It creates a semi-Impermeable coating that keeps water and vapor out (<1 perm rating) and contains a biocide to resist mildew growth on the dry paint film.

It comes with the following specifications:

  • Reduces radon gas penetration
  • CSI Masterformat® 07 14 16 Cold Fluid-Applied Waterproofing
  • CSI Masterformat® 07 19 00 Water repellents
  • CSI Masterformat® 09 91 13 Exterior Painting
  • CSI Masterformat® 09 91 23 interior Painting

It’s latex-based and comes in a bright white finish that can be tinted any color you want.

Drylok Extreme can be applied just like any other paint, using a ¾-inch nap roller, a Drylok brush, a good-quality nylon bristle brush, or a heavy-duty sprayer.

It can be top-coated after only 24 hours and is very easy to maintain and clean using just soap and water. 

How to Apply Drylok Extreme to Seal the Pool:

  1. Use a wire brush to clean the surface and to remove any broken or loose mortar and debris.
  2. After you’re done with the previous two steps (filling the gaps and sealing the corners), proceed to the painting step.
  3. Paint the first coat of Drylok using a brush, roller, or sprayer.
  4. Wait until the first coat is completely dry before you apply the second one.
  5. Tint the Drylok any color you want your pool to be for the second coat.
  6. After the second coat has fully dried, inspect the walls and floor for any pinholes or cracks. 
  7. If there are any holes or cracks, sand around them and paint or spray another coat of Drylok.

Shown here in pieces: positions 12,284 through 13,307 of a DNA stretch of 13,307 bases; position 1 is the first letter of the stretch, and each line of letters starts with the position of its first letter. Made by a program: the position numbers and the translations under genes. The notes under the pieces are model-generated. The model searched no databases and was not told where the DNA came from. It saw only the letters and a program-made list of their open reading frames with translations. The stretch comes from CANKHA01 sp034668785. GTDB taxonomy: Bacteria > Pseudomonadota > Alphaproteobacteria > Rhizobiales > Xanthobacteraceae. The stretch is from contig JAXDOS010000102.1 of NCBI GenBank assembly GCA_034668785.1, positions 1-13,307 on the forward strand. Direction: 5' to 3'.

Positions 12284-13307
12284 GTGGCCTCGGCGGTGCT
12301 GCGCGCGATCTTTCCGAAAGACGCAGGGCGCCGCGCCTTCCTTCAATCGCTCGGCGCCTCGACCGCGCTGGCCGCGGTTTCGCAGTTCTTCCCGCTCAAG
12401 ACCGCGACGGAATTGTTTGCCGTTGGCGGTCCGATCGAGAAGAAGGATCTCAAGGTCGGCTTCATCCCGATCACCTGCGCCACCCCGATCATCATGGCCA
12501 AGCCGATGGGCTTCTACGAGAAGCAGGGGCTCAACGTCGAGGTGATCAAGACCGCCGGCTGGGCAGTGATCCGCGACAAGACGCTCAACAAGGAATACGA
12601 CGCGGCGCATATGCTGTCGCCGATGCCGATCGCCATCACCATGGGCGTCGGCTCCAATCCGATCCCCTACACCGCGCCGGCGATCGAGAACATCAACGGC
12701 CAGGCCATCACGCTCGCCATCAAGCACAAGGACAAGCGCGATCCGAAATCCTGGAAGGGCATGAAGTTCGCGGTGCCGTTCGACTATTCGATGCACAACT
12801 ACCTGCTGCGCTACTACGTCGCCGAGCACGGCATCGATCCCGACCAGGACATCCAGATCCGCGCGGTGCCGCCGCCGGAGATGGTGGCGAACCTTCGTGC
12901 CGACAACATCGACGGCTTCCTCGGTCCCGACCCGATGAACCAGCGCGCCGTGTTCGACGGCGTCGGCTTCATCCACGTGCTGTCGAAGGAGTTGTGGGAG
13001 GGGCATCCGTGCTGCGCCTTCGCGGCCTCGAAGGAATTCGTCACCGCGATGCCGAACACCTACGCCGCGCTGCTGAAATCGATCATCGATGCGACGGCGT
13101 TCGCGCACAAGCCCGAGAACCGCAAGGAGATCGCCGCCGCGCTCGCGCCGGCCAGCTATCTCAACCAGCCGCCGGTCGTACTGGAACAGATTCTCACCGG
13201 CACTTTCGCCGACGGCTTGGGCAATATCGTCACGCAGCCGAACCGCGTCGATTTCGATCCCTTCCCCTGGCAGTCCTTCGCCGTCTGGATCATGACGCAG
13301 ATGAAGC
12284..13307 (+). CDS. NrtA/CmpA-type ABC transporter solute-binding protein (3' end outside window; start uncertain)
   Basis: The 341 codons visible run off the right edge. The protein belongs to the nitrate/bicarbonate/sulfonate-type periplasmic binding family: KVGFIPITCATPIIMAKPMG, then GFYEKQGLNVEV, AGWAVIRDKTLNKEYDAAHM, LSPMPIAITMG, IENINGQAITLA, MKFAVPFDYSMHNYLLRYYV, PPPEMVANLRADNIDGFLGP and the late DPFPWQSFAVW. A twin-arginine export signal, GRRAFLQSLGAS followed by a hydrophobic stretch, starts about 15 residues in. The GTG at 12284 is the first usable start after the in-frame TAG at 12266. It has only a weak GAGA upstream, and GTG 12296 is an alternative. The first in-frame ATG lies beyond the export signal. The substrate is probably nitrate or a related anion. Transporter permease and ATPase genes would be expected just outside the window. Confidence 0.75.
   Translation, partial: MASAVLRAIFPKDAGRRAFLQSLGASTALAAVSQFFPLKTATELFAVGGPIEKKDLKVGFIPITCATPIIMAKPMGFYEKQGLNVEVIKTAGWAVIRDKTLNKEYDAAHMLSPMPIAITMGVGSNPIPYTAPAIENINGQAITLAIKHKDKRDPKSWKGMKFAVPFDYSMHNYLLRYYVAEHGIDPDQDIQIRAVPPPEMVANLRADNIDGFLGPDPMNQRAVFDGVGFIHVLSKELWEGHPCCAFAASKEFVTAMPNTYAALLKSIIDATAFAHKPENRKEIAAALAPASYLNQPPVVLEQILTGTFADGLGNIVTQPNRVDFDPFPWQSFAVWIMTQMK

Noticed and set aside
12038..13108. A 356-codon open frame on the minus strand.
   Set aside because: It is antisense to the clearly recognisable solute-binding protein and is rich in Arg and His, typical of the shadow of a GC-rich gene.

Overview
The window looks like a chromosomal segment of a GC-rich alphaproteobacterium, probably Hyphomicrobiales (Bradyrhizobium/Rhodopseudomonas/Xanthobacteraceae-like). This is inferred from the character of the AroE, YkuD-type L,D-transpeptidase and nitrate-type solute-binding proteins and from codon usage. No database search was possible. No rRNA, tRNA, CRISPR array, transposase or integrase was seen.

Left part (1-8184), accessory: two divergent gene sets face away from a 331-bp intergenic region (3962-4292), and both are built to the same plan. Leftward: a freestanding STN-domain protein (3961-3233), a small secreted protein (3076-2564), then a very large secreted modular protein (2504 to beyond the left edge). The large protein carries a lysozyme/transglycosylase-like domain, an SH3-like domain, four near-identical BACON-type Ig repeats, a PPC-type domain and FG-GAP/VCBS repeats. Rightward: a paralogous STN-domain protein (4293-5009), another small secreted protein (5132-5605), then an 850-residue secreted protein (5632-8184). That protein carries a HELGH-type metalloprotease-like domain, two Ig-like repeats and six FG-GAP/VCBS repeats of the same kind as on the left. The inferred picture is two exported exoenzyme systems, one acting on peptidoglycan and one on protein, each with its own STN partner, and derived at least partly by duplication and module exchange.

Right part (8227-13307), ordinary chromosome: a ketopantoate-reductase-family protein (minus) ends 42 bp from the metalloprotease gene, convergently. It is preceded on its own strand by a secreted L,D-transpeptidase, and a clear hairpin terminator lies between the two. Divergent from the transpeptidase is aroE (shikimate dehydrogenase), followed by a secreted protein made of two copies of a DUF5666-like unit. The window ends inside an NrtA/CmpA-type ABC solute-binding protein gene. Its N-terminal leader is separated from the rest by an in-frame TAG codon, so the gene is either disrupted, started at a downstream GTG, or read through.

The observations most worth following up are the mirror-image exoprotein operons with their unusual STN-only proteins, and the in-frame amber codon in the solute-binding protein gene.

8. Make sure the Drylok coats are completely dry before you test the pool out.

Annual Maintenance

The best thing about taking the time to go through the traditional waterproofing steps is that the maintenance is very minimal. 

Vinyl pool liners tend to sag, bead, fade, and crack, needing replacement every 10–15 years.

swimming pool maintenance

They can also be very costly, with liners for large pools costing almost $5k.

The aforementioned method can last you well beyond 20 years before needing to be redone, since all the components used to build and waterproof the pool last at least this long.

All you have to do is be vigilant and spot small problems before they get bigger and more expensive to repair.

Once you notice any small cracks or peeling paint, drain the pool and inspect the area as well as the extent of the cracking or peeling. 

If it’s a minor problem, sand the area, spray some Flex Seal, and then repaint it with a couple of layers of Drylok Extreme.

Every 5–10 years, freshen up the Flex Seal corner and edge sealing to prevent it from drying up and cracking. 

Keep in mind that the chlorine from the pool water, sunlight, as well as freeze-thaw cycles, can compromise the flexibility of the Flex Seal.

So, after you’re done, apply two or three coats of the Drylok Extreme. 

If you notice an area of your pool is more affected by a deposit of white salts, peeling paint, or cracks than other areas, you might want to check for efflorescence. 

Efflorescence is when the wall “sweats” out water and salts, causing the paint to discolor or even peel away.

This area might need to be redone after the root cause (groundwater or a broken pipe) is treated.

Final Thoughts

Waterproofing your cinder block pool can be a fun challenge to take on, just be prepared for a long process. 

Every coat of repair and paint material needs at least 24 hours to fully cure and set.

That’s why it’s preferable to do this project in the summer when it’s warm and predictable since most of the materials fare better in hot weather. 

Just make sure to read the manufacturer’s instructions.

They usually contain a lot of valuable information about the product and how to get the best results. 

And remember to always wear personal protective gear to avoid inhaling any dust or chemical particles that can harm your health in the long run.